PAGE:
“On behalf of the Business Improvement District, We would like to congratulate Mr. and Mrs. Eulogio Valerio with their dream of opening Mi Viejito Pueblito restaurant in Huntington Station,” said Steve Conte, Business Improvement District president. “We would also like to thank Andrea Bonilla and PSEG Long Island for helping them get into that space. We wish you many, many years of success!”

For more information about the PSEG Long Island downtown revitalization programs, visit

Supervisor Jens-Smith Delivers Riverhead State of the Town

This past week saw Riverhead Supervisor Laura Jens-Smith deliver her second State of the Town Address to a standing-room-only crowd at the town hall meeting room.

Supervisor Jens-Smith delivered the address in an open forum at town hall as opposed to the usual joint dinner meeting at the local Rotary, Lions and Kiwanis clubs.  The speech provided a summary of the supervisor’s first full year in office as well as her initiatives and thoughts on the upcoming year.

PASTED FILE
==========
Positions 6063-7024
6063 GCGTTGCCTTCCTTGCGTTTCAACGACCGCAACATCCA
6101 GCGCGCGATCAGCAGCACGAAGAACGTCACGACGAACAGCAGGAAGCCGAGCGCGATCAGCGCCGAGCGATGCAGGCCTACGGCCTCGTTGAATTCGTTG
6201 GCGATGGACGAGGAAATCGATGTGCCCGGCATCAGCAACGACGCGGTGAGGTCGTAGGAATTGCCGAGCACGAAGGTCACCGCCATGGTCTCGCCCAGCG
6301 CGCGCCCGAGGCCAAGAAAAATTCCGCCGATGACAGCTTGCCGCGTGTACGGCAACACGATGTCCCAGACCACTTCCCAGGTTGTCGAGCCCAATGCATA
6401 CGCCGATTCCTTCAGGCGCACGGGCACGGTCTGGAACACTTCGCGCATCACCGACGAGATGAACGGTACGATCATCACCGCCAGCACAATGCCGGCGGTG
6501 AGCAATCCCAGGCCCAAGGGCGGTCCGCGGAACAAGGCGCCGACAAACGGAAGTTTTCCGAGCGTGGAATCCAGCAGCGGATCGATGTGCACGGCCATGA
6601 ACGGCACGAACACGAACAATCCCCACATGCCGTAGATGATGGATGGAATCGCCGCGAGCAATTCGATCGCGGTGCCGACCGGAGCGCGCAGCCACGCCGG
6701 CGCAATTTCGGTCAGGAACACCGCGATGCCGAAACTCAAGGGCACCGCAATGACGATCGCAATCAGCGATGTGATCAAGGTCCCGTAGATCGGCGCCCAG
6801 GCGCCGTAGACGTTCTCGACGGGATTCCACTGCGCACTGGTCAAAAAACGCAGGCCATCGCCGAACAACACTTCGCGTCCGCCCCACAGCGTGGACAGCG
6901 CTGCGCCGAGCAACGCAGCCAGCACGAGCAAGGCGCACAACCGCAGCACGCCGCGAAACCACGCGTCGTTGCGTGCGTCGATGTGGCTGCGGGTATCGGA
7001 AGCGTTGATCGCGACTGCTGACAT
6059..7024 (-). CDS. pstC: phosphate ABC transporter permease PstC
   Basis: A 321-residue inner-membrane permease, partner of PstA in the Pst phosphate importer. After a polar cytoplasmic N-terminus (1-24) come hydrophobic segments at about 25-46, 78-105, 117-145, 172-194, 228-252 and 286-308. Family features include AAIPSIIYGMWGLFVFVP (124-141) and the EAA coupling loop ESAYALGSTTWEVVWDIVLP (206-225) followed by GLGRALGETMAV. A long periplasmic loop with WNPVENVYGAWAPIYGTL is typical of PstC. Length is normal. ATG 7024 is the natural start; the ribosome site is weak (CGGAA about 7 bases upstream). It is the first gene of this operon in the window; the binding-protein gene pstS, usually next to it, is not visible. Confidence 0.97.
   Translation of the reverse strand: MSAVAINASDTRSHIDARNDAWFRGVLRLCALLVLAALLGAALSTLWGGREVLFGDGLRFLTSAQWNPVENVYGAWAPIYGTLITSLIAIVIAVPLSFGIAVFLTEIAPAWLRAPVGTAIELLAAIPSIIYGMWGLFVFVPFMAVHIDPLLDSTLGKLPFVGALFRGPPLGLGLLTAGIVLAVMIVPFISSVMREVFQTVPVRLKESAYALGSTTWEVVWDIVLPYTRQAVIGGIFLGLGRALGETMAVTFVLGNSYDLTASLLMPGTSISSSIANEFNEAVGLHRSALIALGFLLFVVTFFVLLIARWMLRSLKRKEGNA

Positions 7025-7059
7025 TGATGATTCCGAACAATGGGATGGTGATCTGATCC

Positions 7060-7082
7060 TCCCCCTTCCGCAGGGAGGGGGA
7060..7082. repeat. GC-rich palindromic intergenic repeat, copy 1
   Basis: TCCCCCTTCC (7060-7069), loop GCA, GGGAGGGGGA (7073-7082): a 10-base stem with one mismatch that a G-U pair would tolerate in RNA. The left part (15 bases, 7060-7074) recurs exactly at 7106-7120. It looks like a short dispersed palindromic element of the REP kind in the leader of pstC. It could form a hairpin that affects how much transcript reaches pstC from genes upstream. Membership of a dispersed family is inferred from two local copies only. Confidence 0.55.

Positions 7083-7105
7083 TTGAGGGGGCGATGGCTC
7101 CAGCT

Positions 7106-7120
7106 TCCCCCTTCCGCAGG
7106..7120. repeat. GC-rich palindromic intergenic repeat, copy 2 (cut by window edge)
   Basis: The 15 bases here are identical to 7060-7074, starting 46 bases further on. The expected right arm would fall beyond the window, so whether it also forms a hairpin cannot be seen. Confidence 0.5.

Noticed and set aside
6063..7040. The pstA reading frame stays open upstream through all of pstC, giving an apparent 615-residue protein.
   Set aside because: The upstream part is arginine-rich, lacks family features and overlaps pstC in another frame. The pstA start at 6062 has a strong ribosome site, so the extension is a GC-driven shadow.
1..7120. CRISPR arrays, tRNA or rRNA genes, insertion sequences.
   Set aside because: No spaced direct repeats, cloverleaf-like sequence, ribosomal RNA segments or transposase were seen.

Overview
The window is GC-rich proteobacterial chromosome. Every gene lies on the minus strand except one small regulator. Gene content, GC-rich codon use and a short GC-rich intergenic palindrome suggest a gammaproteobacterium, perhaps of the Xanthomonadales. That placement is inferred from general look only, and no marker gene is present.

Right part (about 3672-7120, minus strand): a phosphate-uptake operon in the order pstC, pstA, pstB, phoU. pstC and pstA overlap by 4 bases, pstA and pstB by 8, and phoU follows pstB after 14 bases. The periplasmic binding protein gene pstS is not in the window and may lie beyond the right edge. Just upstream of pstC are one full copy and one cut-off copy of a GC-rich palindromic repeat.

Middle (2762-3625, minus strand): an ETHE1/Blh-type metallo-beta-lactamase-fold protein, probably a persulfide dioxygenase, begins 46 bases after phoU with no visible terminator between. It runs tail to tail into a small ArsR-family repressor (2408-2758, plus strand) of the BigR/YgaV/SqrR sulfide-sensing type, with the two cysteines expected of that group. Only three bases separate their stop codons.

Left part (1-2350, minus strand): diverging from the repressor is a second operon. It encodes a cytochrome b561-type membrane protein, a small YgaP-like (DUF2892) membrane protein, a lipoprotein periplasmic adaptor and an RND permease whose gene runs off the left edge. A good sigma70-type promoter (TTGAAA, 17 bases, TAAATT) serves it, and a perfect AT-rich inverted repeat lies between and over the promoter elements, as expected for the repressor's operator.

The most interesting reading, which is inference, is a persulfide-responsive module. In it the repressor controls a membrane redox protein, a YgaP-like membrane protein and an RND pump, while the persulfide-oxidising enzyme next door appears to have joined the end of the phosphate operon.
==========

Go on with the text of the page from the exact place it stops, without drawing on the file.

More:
The Supervisor would use the speech to call for a comprehensive update of the town’s master plan, which was writing over 15 years ago in 2003.  This comes after a previous town board meeting where she asked for authorization to use a request for proposals for a consultant to write the new plan.  This ties into an initiative to repurpose empty retail sites on Route 48 for health care, assisted living, data storage, and shared work spaces.

“Sixteen years ago, we planned for a future based in large measure by an increase in the development of big box stores,” Jens-Smith said. “In this age of Amazon, we can’t tie our destiny to destination retail.”